In case you see a snake do not panic. Gently move steps away from it in order to observe its features, size and colour. Also, keep other people away and safe. Call rescue teams, especially officials of Uganda Wildlife Authority to take the snake to a safe place. Only kill it if it is absolutely necessary.
To keep snakes away from your home, Ntulume says it is important to keep houses rodent free, clear bushes in the surrounding and keep rubbish far from homes. Also, items such as firewood, tarpaulins, building blocks must be kept far from the house.
Dr Ddamulira says before any treatment can be given, medical personnel must ascertain the type of venom that was injected by the snake. Scientists recommend two types of antivenomous serums. One is the Samir Antivenom manufactured in South Africa with each vial costing about Shs1m although clinics may charge Shs2m.
The other is Antvenome vaccines from India which vary from one manufacturer to another. These include snake venom anti serum IP and 5ml-10ml Alopathic Snake venom among others.
He, however, advises the government to partner with pharmaceutical companies to ensure anti-venom vaccines are manufactured from the country to suit the types of snakes here.
Dr Ddamulira explains that most snakebites are managed at regional referral hospitals at a rate of 48 per cent although Health Centre III facilities see relatively more cases at a rate of 20 per cent. Private hospitals receive less patients due to cost factor.
Most victims are bitten by snakes at night while walking along foot paths and in houses and in most cases, the snakes are not seen.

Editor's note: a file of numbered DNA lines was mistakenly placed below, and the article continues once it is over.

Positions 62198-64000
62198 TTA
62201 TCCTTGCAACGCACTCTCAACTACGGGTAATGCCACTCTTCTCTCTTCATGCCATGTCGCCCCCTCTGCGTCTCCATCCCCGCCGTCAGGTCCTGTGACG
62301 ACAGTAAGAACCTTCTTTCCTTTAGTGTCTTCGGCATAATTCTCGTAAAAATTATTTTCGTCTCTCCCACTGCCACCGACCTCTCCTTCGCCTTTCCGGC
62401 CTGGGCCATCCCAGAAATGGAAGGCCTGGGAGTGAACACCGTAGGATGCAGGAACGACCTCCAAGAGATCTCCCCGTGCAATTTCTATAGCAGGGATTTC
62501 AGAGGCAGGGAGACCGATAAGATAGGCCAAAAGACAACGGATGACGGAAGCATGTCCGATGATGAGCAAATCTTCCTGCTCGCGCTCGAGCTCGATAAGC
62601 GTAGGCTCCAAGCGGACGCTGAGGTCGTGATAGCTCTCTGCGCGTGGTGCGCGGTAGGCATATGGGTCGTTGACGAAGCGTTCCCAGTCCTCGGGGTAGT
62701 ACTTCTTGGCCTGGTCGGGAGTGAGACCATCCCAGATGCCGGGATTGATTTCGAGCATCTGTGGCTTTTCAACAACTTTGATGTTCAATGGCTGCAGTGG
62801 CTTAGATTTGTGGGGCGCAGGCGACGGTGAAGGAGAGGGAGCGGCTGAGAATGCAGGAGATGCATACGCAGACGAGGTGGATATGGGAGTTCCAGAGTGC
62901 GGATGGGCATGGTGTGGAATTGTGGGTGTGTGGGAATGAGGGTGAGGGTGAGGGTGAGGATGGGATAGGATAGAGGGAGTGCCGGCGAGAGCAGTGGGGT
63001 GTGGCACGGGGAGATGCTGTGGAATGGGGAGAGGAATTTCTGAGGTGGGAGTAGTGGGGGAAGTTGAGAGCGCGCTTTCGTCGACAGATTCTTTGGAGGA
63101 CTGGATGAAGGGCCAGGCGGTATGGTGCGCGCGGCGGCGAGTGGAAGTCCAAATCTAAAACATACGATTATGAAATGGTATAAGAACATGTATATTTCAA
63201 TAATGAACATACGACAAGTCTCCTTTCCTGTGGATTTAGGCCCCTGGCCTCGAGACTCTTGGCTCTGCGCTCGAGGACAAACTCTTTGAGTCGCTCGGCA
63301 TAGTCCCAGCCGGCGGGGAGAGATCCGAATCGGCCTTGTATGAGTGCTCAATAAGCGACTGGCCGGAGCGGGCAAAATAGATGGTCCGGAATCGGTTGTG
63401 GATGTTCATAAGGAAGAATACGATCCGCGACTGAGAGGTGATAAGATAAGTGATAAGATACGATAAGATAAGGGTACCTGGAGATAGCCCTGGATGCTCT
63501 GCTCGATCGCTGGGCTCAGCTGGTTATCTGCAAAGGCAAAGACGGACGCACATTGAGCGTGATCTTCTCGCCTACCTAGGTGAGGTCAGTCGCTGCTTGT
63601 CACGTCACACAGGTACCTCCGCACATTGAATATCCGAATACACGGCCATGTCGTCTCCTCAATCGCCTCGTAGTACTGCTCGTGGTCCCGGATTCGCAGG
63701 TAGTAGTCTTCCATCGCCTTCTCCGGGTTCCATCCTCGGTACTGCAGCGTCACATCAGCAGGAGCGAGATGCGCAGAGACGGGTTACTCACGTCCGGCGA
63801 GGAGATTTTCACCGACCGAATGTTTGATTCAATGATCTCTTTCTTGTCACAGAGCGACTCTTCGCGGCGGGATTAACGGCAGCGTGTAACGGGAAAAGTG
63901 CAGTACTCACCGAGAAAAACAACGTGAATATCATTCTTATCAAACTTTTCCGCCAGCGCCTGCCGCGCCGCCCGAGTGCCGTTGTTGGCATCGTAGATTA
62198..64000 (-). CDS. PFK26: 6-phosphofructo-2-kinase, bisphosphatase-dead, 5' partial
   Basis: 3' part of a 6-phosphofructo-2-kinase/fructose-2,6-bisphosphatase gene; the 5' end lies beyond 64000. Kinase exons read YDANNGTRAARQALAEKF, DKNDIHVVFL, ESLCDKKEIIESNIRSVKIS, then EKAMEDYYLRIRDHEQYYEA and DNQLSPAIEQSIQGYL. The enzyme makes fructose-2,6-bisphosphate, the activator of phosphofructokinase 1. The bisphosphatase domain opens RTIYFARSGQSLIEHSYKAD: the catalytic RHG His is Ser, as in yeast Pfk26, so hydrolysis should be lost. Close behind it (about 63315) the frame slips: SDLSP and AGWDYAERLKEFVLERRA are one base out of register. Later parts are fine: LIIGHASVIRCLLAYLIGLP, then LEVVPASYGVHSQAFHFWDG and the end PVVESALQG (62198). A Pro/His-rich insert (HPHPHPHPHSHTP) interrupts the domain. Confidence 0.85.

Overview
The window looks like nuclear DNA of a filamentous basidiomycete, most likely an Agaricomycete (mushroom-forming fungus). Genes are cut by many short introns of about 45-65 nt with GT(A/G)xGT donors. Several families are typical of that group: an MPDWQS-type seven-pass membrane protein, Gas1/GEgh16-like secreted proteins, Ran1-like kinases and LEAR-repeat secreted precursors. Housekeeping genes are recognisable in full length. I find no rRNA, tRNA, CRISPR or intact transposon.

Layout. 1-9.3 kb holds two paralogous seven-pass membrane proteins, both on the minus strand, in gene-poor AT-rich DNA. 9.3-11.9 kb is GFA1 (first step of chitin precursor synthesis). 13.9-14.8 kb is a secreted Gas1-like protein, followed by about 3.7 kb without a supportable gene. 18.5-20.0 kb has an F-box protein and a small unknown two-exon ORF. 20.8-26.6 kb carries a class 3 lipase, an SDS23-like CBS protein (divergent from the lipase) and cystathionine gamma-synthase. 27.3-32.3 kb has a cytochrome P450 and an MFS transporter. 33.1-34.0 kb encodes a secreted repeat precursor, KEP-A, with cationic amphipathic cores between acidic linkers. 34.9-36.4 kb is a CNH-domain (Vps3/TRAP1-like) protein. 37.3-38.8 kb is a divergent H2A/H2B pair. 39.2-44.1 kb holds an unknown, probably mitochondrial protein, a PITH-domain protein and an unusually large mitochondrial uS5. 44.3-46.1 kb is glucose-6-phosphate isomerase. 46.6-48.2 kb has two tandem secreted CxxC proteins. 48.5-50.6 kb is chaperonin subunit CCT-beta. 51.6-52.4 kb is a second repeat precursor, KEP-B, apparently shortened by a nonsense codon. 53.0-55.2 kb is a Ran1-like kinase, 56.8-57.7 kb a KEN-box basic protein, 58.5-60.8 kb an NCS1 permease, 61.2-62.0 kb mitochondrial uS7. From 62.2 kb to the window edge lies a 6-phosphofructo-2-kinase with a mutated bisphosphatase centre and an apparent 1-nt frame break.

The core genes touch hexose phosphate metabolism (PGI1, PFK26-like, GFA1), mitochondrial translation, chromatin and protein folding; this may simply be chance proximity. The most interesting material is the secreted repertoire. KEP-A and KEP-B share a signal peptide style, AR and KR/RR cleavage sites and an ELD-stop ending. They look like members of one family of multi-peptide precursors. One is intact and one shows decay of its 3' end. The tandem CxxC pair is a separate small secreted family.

The mortality rate according to the survey is at 560 per 100,000, hospital cases indicate 40 per cent of snakebite medical records did not document the treatment outcome.
According to the survey carried by the scientist where 1,090 people were interviewed, about 70 per cent experienced swelling, pain (61 per cent), bleeding (49.2 per cent), fang marks (49 per cent), blistering (19.3 per cent and others symptoms such as vomiting and paralysis (16.5 per cent).
What not to do
The scientists warn against harmful practices such as application of herbs such as tourniquet and black stone, making small cuts around the bitten area, sucking the bitten site and electrocution of the bitten wound among others such as washing the area with water and paraffin.
In the survey, no health facility had a health worker trained on snakebite management. “We have never had any training with regard to snakebites, I think this is brought about by snakebites not being taken as a serious issue yet some people die from them,” a health worker in Arua hospital notes.
Also, about 93 per cent of the facilities have no standard operating procedures on emergency care of snakebite victims.
● The experts recommend that it is important to disseminate sensitisation materials on snakes and snakebites such as flyers and manuals with key messages.
●There should also be development and distribution of guidelines and protocols on management of snakebites and emergency care, including training of health workers.
●Making snake anti-venoms and drugs for supportive management more accessible by purchasing relatively cheaper antivenomous.
●Improve the surveillance in snakebite management by establishing health systems to capture data and report snakebite incidences.